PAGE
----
A lot of people think the word ‘organic’ is synonymous with expensive. And it’s true, a lot of organically grown food often does cost more, which doesn’t seem fair when you’re trying to invest in your health and care for the earth. Even though we know how important it is, most of us simply can’t afford to buy everything organic.
I’ve been asked more than a few times about buying organic on a budget, so here are a few tips that I hope will help guide you. This blog will be a bit Ottawa centric since that is where we live, but I think most of the information can be applied broadly. Some of the suggestions are seasonal, but many can be applied even in these dark days of winter.
The most important foods to buy organic are foods that contain fat.
This includes meat, dairy, eggs, nuts and nut milks, and most importantly butter and oils. Now, you’ve all probably heard about the “dirty dozen” as items you should always buy organic. While this is true (for fruits and vegetables), if you can only afford to buy a few things organic it should first and foremost foods that contain fat.
Why? Toxins contained in fat are more easily absorbed by your body and stay/get stored in the body longer (they bio-accumulate). Since butter is mostly fat, it is one of the most concentrated food sources of bio-accumulative toxins.
Unfortunately foods that contain fat are some of the most expensively to buy organically so one way to reduce your expenses on these products is simply to reduce your consumption. This is especially true for animal products which people tend to eat too much of anyway. Perhaps you can try cutting down your meat consumption to 1-2 times per week or to none at all, try using a little less butter, and hold off on that extra cheese.
For fruits and veggies try buying at least the “dirty dozen” organically.
We’ve already mentioned this above. It is fairly straight forward. Essentially if I’m not peeling it, I’m buying organic.
Consider getting an organic CSA (Community Supported Agriculture) box.
We get ours from our friends over at Our Little Farm. There is something to be said about knowing and trusting the people that grow your food. It is well worth the money and it saves you from having to spend time in the grocery store. The food is super fresh so it lasts longer (therefore less waste) and more nutritious than the stuff you get at the supermarket. Alternatively we suggest shopping at your local organic farmer’s market.
Grow what you can. There is no better.
Tear up that lawn you don’t use and hate mowing and grow food in its place. If you don’t have space consider joining a community garden. If your community doesn’t have one consider starting one!
Forage your own!
Dandelion greens, grape leaves, nettles, lamb’s quarters, wood sorrel, garlic mustard…the list goes on and on. It’s wild, it’s organic, and it’s free. If the thought of this scares you, join us on one of our plant walks and we will introduce you to some basic plants. Once you start learning plants, a stroll outside will never be the same.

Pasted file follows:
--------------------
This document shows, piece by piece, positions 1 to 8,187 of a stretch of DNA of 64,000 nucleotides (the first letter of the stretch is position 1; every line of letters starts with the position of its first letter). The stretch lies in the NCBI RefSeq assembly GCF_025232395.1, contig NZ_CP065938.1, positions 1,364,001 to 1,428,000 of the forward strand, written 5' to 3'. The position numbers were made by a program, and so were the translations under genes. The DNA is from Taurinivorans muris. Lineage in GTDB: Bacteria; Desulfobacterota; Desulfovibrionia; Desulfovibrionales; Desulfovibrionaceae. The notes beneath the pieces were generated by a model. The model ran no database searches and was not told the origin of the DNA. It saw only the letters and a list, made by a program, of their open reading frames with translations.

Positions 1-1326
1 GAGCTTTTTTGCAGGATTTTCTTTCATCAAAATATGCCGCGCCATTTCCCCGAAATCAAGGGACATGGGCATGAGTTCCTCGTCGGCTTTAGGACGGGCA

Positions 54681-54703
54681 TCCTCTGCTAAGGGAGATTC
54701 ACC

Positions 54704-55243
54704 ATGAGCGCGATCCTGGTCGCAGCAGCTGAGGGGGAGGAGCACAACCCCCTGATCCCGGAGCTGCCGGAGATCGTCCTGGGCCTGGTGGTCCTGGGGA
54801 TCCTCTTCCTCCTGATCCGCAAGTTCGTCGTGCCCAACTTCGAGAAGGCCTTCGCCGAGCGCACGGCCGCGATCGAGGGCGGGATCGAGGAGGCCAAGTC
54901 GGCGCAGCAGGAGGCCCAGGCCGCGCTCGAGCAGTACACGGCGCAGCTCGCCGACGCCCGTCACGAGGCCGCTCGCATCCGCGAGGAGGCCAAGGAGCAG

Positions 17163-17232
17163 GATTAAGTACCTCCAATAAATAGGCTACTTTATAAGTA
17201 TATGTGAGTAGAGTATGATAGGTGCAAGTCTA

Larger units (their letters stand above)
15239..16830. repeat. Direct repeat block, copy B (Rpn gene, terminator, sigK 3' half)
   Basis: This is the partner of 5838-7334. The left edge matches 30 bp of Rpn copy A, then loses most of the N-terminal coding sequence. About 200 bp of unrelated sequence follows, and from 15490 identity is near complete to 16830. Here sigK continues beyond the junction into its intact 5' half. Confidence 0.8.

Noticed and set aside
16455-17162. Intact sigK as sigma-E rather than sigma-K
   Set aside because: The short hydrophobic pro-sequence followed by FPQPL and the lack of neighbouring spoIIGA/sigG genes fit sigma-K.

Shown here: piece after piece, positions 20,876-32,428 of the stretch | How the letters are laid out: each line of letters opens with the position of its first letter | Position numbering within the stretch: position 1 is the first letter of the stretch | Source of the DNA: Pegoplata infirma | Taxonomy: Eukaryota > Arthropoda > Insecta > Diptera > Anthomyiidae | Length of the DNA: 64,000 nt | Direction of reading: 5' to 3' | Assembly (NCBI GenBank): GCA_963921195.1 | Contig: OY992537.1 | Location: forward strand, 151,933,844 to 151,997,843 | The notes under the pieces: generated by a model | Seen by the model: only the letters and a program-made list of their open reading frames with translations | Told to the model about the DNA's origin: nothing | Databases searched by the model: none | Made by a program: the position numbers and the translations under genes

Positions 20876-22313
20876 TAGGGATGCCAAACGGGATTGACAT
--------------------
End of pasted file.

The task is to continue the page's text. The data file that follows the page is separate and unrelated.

Also of note, come September, Ottawa is full of apples falling off the trees. We’ve found a few great trees (different varieties) and spend a few hours harvest, dehydrating, and preserving apples in a variety of ways for winter. Check out Hidden Harvest and volunteer to go out harvesting right here in the city.
Buy in bulk.
There may be a bulk store that offers organic products where you live. Two great places to get organic grains, beans, and other items in bulk are Homestead Organics and the Ontario Natural Food Coop. However, if you are going to buy in bulk be sure you know how to store it, and most importantly that it is something you will cycle through by eating regularly! Sharon Astyk’s book Independence Days is a wonderful resource for food storage. The basic rule is eat what you store and store what you eat.
Buy seasonally and locally.
When things are in season their prices tend to shift dramatically. At the end of the day at the farmers’ market, farmers might prefer to give you a great deal rather than carrying unsold produce back home.
Learn how to preserve food.
Now that you’ve scored big at the farmers market (see above), you can preserve some food to take you through the winter.
There are a number of ways to preserve your food including cold storage, dehydrating, canning, pickling, and our favourite, fermentation. Sign up for one of our fermentation workshop where we show you how to ferment some local produce.
Make your own.
Organic ready-made meals may be healthier, but they are super-pricey. One thing that works for us is planning our meals and spending a few hours on Sunday batch cooking and then we eat that throughout the week. It may mean eating the same thing for a few days, but it stops us from eating out and last-minute ‘ready-to-eat’ purchases. I also save a lot by making my own almond milk.
These are just a few tips on ways to eat organically on a budget. Remember, to try not to get stuck in the ‘all or nothing’ mentality. Doing a little is better than doing nothing at all. If organic food is something that really excites you, consider joining and even volunteering for the Canadian Organic Growers. This non-profit organization is an important national voice for food issues in Canada.